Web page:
Most CIOs would agree that collaboration is key to the long-term success of IT service management; but as Nigel Martin reports, careful planning is essential in ensuring that we engage effectively with stakeholders inside and outside IT.
IT needs to harness social technology with a clear purpose. Enterprise collaboration tools are gaining traction in other areas of the business and the benefits of a more ‘social’ business are becoming tangible.
Social collaboration is destined to be the next great paradigm shift in internal corporate communication and co-working.
However, collaboration outside of their department has not traditionally been one of IT’s core strengths. IT people are natural problem solvers, but they’re inclined to tackle and solve problems on their own. As such, the challenge of making IT more open and collaborative is not an easy one; it requires a change in culture, not just a change in technology.
Businesses know they need to get their people working together to share knowledge and collectively solve problems. Deloitte’s recent CIO survey crystallises the current challenge facing IT leaders: “Now is the time for CIOs to choose whether to remain custodians of core IT systems or become drivers of growth through technological innovation.”
The core issue lies in the latency of allocating the right investment to these enabling technologies. So while there is almost universal recognition that investment in new technology is the right thing to do, allocation of funding is not matching intention. If we look at the CIOs top three elements of their portfolio (delivery of business outcomes through IT services; enhancing the customer experience through technology and building a more agile model) it is clear that without investment in collaborative technologies there will remain a Rubicon to cross.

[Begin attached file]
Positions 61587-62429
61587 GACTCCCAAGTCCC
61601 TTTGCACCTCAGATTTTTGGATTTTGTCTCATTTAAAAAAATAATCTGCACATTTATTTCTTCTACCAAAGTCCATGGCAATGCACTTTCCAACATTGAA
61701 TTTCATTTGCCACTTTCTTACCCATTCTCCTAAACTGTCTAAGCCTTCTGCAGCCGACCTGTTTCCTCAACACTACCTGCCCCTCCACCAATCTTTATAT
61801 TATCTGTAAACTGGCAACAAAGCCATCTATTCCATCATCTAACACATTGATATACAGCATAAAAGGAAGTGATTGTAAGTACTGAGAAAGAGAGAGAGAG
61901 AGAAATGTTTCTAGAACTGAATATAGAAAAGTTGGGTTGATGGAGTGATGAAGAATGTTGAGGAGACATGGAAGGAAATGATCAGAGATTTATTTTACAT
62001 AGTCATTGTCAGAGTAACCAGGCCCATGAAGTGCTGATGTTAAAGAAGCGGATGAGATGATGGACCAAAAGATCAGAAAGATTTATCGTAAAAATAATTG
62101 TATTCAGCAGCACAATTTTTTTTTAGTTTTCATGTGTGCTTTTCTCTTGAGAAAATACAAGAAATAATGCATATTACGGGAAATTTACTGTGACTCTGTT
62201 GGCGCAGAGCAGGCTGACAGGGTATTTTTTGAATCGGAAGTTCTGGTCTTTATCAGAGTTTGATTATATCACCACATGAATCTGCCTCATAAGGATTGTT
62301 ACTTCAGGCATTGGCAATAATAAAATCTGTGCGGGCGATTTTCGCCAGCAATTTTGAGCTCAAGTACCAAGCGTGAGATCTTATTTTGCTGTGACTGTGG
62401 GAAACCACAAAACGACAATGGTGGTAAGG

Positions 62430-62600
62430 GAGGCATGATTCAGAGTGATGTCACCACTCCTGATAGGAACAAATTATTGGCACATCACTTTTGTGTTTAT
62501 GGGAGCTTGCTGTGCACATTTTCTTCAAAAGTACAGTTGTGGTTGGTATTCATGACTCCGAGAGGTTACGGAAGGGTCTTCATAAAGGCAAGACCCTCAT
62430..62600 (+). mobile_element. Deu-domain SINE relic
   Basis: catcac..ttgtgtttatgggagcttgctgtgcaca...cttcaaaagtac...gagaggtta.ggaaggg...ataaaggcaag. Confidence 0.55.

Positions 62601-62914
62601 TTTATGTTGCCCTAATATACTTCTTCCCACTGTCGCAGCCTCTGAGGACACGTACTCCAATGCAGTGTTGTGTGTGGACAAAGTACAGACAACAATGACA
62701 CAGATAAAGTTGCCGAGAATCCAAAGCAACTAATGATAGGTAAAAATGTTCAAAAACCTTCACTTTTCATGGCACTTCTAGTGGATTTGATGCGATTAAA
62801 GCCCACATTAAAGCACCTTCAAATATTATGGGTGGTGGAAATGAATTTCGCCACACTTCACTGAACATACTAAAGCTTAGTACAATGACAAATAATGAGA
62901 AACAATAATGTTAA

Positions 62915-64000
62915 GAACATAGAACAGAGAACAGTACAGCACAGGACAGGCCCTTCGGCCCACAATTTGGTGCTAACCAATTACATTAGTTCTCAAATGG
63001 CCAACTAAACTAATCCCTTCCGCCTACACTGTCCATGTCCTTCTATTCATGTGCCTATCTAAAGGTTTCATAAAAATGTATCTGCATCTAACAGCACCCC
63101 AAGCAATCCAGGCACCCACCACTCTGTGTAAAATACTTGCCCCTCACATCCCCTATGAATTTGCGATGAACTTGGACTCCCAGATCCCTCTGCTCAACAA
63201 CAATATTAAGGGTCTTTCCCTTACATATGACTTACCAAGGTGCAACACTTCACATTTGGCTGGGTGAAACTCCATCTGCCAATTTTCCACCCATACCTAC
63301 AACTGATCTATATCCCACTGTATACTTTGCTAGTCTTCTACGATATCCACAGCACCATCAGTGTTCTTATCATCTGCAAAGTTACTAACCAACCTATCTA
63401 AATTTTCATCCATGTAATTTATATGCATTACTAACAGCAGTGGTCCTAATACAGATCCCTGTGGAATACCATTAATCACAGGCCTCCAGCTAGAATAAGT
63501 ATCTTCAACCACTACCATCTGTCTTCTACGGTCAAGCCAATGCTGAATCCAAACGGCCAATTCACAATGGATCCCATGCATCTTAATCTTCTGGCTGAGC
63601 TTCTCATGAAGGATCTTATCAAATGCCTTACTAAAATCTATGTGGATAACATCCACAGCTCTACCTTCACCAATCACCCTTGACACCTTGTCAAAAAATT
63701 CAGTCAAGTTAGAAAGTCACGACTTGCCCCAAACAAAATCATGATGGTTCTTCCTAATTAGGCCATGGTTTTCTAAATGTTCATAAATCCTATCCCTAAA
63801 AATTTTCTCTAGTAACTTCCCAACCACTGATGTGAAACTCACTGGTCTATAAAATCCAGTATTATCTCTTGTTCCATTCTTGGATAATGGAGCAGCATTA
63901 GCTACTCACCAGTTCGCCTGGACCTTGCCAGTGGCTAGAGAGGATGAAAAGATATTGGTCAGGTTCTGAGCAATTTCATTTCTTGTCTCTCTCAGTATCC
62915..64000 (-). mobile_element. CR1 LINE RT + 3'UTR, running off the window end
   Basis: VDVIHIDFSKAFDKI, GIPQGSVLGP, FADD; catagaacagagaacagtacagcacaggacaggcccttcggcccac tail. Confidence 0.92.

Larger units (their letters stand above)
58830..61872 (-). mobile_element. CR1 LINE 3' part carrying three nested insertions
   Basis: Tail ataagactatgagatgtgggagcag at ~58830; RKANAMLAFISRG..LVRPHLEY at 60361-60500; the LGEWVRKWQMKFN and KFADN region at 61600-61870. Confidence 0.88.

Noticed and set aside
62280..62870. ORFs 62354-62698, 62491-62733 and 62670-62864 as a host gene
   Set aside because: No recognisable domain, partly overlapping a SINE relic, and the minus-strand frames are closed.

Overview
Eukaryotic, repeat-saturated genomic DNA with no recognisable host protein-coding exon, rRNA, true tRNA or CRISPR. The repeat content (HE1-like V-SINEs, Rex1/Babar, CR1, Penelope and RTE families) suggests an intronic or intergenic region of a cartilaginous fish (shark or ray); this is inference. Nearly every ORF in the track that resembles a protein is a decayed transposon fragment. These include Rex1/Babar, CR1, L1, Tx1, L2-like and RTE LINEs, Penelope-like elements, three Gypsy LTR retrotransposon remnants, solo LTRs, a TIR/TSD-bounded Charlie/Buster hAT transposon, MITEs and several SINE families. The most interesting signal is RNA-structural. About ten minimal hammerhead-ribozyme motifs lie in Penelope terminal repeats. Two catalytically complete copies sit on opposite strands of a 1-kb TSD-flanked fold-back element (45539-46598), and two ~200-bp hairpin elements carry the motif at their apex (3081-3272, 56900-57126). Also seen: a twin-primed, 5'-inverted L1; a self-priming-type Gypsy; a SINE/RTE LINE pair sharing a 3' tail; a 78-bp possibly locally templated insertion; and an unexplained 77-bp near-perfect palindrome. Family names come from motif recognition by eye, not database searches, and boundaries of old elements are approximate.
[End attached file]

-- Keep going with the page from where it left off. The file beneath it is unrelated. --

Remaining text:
To stay relevant to the business, IT must cross this divide. Technology is a key enabler and differentiator in organisations large and small, so it’s important that IT and the business collaborate to agree on the technology they need, and IT teams collaborate with each other to deliver that technology fast. Otherwise, business units will quickly take their technology demands to third party cloud and managed service providers.
Effective problem management means finding the root cause quickly, but in large organisations with complex interconnected infrastructures the process of root cause analysis can extend across multiple teams. Collaborative working helps you quickly pull knowledge from different teams to identify key areas for investigation, getting you to the root of the problem faster.
So how do you go about planning an IT collaboration initiative?
The key challenge of implementing collaboration is taking the first steps and understanding that the optimal route to adoption may be to start small and build momentum.
The first step is to gain executive support. With the best will in the world, there is no guarantee that collaboration will take off organically and if it is happening already it needs structure to fully leverage, so your collaboration strategy will need the “force of law” behind it. Executives must reinforce that ‘this is happening’ to drive engagement.